Biography of Rev. Willie Buttry
written by his son, the late Robert G. Buttery
My father, Willie Buttry, was born November 17, 1887. He was the son of Jesse and Sarah (Burton) Buttry. He married my mother, Susan "Sukie" Johnson, on September 3, 1906.
In his early years, my dad would play the banjo and dance. He entertained the neighbors with his talent. One day the Lord spoke to Daddy and told him to preach the gospel. So Daddy gave up the banjo and the dancing and began preaching.
Daddy was a Missionary Baptist minister. He was pastor of many churches in Hancock and Hawkins Counties in Tennessee and a guest speaker at most of the others. He could preach for hours and hardly catch his breath. When the weather was so cold that the congregation would be freezing, Daddy would be sweating.
Daddy would travel on horseback and, during a revival, would spend up to three weeks with members of the congregation. While Daddy was gone, it was up to me, as the oldest boy, to be the man of the house. I did all the chores, including going into the mountain to cut and haul wood. This was not an easy task for a ten-year-old boy.
When Daddy was first called to preach, he couldn't read or write. Mommy would sit with him in front of the fireplace and use the charcoal to print the alphabet on the hearth. He learned to read the Bible word for word but couldn't read other books or a newspaper.
Daddy and Mommy's first child, Maude, died at three months of age. Their second child, Mae, was nearly deaf and couldn't talk until after the age of two. Daddy thought the Lord punished him in this way because of his fun-loving younger days.
The only whipping Daddy ever gave me was one time when I went to play with my cousin, Clay. Daddy was leaving and told me to be home when he got back or I'd get a limbing. Naturally I lost all track of time while playing. Suddenly remembering Daddy's words, I started running home. Daddy met me with a peach tree switch. My back stung as the sweat ran over the welts.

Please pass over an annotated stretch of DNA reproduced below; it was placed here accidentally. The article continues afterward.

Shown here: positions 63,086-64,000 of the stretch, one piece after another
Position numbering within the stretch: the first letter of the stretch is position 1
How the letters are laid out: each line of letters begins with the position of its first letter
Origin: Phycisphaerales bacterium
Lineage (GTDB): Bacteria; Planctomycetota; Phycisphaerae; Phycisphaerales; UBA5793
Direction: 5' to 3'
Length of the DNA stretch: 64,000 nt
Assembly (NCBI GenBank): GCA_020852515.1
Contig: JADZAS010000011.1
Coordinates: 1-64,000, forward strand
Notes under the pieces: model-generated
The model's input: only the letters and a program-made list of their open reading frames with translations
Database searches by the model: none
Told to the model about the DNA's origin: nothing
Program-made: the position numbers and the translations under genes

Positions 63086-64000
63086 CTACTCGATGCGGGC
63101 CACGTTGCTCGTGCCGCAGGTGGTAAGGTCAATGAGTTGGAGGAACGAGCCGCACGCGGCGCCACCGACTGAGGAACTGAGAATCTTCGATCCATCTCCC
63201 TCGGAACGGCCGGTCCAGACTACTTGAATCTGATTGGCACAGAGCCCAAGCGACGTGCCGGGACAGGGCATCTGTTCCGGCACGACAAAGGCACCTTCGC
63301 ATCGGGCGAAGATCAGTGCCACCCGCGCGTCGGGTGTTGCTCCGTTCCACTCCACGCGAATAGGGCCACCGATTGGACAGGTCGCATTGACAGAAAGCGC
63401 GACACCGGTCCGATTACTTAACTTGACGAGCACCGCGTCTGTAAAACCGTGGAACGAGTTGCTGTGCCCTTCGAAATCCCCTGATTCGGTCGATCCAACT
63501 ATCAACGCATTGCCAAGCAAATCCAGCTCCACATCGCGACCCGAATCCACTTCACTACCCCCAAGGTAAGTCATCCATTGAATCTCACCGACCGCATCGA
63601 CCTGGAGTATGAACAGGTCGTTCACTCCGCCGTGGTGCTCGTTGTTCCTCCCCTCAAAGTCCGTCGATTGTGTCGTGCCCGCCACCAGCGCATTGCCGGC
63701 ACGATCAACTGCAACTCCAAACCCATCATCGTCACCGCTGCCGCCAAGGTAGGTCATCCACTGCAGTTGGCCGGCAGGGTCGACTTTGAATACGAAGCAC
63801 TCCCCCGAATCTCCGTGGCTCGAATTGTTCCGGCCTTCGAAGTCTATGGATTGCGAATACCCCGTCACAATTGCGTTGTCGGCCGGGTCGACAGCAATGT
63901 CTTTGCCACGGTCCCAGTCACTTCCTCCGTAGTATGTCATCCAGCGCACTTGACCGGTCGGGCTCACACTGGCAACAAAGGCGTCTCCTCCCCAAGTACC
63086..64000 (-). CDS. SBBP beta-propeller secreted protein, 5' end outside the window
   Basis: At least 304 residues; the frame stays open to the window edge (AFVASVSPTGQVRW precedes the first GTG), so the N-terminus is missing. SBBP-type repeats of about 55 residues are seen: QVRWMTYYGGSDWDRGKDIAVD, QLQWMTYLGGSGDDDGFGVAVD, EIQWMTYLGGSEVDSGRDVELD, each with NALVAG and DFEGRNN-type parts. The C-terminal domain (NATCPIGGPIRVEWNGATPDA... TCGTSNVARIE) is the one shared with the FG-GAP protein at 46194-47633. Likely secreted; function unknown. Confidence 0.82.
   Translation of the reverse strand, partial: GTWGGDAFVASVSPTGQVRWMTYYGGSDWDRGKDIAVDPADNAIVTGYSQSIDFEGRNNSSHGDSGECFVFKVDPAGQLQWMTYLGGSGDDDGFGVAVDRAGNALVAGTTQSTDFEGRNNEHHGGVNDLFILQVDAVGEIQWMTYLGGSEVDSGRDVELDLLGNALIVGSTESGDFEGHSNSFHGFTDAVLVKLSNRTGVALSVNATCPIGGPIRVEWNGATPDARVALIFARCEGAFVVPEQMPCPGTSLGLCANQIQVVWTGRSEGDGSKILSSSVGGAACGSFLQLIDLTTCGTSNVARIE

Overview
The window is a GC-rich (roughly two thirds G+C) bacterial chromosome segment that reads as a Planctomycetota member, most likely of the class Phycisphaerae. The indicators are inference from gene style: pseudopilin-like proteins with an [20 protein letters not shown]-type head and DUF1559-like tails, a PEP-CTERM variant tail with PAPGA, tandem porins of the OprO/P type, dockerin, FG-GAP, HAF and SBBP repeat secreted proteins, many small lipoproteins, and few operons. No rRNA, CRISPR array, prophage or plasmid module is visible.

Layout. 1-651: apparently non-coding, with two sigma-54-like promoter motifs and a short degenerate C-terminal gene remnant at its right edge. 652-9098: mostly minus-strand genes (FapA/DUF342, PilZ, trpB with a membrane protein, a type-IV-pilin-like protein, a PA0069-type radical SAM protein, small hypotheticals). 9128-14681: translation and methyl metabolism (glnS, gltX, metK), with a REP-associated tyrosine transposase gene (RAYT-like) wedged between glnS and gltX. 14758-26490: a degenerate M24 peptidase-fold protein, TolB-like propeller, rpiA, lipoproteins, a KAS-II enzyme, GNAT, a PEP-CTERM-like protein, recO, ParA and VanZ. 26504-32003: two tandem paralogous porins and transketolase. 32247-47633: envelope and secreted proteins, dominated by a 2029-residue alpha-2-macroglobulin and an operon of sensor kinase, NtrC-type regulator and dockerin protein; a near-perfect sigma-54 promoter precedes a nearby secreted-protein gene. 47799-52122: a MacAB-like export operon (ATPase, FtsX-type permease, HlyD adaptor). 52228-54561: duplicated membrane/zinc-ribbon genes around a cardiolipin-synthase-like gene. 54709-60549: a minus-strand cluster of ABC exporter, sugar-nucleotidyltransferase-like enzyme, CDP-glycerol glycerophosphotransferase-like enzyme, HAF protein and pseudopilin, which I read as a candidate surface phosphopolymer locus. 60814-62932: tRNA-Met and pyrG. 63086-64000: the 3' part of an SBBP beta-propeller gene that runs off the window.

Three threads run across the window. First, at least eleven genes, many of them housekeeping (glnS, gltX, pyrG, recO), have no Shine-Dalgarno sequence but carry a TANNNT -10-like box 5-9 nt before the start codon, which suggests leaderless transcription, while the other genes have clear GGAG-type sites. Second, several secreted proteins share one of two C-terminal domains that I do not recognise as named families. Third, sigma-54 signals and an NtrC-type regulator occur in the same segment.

Daddy had a bay horse named George. After holding a revivial, Daddy would come home tired. He taught George to open the latch on the gate with his nose. If the latch wouldn't give, George would shake his head and Daddy would have to get down off the horse and open it himself.
Daddy took my baby brother and our dog, Bowser, to the cornfield once. He left my brother under a tree and told Bowser to stay with him. Daddy worked a while and went back to check on my brother. Not far from him lay a black snake that Bowser had killed. Bowser was hailed as a hero for having protected the baby.
In the springtime, Daddy took the horse, wagon, and plow to the cornfield, then rode home bareback. The next morning he would saddle the horse, take the rest of the team to the field, remove the saddle, and work the team. One evening he forgot to bring in the saddle. The next day, when Daddy went back to the field, Bowser was lying beside the saddle. He had waited all night for Daddy's return.
In February of 1928, Daddy was helping hold a revival at Fox Branch Church when he became ill. Will Pridemore brought Daddy home. Will and Mommy took Daddy into the house and put him to bed. He had double pneumonia. During the two weeks he lay in bed, he quoted Luke 13:34, "O, Jerusalem, Jerusalem, which killest the prophets, and stonest them that are sent unto thee; how often would I have gathered thy children together, as a hen doth gather her brood under her wings, and ye would not!" Daddy passed away February 21, 1928.